On Aug. 5, 2020, at their meeting in Arlington, Va., the Atlantic States Marine Fisheries Commission demonstrated bold, decisive leadership in implementing ecological reference points to manage Atlantic menhaden. ERPs are numeric benchmarks used by managers to promote not only the sustainable harvest of menhaden but also broader ecosystem needs, such as supporting key predators.
The recommended catches of menhaden are necessarily lower under ERPs than they would have been without them. With more than 100 years of fishery science experience among us, we believe the commission’s decision represents a sea change in how we manage marine fishes. Although not on restaurant menus, nor a target of anglers, menhaden support important fisheries that use them as bait for lobster and crab; as fish meal to feed salmon, poultry, and other livestock; and in the production of omega-3 fish oil supplements. But menhaden is a key forage species, important in the diets of high-profile fishes that we do eat (and love to catch), for example, bluefin tuna, striped bass, and bluefish.
Given that these predators and other prized fish are in decline along the U.S. Atlantic coast, the decision to balance the needs of commercial menhaden fishing with fisheries that target their predators — and the larger ocean ecosystem — comes at a critical time. The commission’s progressive action was made possible by substantial and ongoing federal, state and academic scientific investments into the creation of ecosystem models, including one that we spearheaded.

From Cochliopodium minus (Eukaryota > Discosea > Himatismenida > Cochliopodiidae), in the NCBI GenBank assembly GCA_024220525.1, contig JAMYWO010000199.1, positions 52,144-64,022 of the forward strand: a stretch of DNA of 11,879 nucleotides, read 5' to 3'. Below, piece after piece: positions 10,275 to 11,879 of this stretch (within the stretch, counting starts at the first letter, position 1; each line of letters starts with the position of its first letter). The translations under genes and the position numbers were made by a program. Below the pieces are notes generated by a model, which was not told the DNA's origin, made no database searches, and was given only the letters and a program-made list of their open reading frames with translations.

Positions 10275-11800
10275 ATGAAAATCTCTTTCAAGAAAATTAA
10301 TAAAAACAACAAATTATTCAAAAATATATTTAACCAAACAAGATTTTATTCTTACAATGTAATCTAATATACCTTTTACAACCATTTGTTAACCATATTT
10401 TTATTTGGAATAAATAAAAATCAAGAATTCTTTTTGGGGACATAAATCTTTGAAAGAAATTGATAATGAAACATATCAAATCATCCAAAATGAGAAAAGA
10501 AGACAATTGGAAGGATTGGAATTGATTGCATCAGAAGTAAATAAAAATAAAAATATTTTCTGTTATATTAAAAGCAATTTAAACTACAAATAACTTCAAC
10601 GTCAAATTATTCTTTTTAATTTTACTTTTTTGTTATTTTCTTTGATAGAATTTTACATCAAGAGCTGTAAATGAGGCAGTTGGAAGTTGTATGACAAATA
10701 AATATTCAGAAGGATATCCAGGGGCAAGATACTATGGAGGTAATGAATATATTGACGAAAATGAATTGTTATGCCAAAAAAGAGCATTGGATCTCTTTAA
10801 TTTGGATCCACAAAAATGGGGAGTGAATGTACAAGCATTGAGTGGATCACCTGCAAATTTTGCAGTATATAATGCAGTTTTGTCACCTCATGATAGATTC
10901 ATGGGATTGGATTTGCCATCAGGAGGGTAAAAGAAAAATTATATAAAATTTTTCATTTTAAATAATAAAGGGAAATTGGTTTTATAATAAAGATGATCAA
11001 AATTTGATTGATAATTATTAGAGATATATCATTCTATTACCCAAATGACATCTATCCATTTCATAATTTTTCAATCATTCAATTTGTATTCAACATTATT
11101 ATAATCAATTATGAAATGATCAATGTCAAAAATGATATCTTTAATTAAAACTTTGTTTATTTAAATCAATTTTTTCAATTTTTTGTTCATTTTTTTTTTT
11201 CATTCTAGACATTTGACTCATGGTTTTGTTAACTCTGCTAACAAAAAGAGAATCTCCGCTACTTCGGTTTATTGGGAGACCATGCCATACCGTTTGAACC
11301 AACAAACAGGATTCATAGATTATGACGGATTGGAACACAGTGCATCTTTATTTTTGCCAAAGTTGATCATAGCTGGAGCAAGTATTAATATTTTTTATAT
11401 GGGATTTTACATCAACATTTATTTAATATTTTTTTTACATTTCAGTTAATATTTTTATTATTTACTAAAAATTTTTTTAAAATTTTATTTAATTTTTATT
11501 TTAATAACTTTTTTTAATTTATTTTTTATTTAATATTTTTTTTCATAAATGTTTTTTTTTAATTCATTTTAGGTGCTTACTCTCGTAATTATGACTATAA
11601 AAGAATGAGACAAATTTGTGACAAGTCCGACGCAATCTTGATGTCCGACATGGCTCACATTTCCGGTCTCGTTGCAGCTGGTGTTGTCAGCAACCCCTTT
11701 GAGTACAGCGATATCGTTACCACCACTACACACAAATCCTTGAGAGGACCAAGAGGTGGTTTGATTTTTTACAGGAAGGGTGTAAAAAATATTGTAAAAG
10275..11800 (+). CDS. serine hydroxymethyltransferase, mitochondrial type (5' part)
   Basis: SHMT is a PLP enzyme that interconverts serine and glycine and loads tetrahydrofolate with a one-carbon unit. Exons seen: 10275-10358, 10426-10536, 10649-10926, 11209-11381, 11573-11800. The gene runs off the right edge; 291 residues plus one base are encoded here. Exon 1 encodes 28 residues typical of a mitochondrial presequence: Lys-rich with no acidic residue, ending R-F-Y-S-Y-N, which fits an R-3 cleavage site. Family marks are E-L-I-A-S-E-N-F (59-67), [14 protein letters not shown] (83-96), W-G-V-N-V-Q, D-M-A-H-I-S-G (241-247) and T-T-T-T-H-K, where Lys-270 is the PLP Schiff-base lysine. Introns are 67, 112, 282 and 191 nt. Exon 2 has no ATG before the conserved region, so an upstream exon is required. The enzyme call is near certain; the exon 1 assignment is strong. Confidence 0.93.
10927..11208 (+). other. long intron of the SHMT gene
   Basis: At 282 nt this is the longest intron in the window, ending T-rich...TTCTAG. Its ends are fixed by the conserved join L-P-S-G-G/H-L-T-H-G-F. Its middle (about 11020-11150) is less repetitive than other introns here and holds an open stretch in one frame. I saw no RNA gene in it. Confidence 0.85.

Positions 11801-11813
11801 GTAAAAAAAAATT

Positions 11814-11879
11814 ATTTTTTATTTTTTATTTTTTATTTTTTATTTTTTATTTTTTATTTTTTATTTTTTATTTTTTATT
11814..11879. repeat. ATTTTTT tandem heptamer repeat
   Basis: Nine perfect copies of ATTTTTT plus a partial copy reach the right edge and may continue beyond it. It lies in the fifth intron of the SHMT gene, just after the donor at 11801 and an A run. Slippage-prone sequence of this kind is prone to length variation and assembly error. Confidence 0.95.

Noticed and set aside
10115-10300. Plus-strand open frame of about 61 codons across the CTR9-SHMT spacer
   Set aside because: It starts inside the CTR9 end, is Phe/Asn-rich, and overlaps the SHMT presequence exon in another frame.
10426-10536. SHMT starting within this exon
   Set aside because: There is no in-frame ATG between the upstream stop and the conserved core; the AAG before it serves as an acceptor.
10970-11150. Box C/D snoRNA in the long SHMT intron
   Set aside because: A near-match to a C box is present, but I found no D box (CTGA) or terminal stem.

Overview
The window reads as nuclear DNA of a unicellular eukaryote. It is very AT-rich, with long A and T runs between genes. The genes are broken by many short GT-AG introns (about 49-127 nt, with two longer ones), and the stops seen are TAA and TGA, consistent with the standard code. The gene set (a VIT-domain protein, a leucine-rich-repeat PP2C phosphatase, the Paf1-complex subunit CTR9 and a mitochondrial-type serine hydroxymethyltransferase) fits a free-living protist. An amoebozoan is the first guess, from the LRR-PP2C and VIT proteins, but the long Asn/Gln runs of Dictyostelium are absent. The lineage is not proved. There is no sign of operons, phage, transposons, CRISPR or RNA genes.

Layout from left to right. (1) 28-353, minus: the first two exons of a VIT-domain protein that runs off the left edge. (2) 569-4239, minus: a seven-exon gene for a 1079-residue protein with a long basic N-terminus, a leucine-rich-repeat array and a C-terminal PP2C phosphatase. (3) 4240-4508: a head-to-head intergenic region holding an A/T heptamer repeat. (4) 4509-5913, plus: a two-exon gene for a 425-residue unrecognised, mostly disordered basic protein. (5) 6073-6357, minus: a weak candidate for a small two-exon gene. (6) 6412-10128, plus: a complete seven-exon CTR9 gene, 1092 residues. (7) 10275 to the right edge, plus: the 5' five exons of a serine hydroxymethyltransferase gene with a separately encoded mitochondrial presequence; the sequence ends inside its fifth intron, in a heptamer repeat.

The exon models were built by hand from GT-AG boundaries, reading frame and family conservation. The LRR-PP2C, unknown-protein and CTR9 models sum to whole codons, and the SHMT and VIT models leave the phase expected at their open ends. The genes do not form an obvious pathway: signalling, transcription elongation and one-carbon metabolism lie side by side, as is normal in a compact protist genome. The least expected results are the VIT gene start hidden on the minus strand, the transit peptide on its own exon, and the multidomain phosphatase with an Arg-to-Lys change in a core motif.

These state-of-the-art models, built specifically for our region of the Atlantic Ocean, forecast how different levels of menhaden fishing might affect not only menhaden harvests but also the abundance of key predator species, particularly striped bass.
By shifting from a traditional approach that considers one single species at a time to an ecosystem approach that accounts for Atlantic menhaden and its predators, the commission demonstrated its commitment to sustaining the nation’s marine resources. The action will benefit commercial and recreational fisheries and other coastal businesses while providing adequate forage to support resilient, productive ecosystems.
The commission demonstrated that ecosystem-based fisheries management can be implemented. The decades-long dialogue on menhaden among fishery managers, scientists, industry, and the public created a spirit of trust and understanding about their roles and responsibilities.
The adoption of menhaden ecological reference points resulted from a transparent and balanced approach that was informed by science and consistent investments in objective, peer-reviewed research. This bold step forward serves as a prime example of ecosystem-based management for other fisheries to strategically plan and implement.
Thomas Miller, University of Maryland, Solomons
Andre Buchheister, Humboldt State University, Arcata, Calif.
Edward Houde University of Maryland, Solomons
David Chagaris, University of Florida, Cedar Key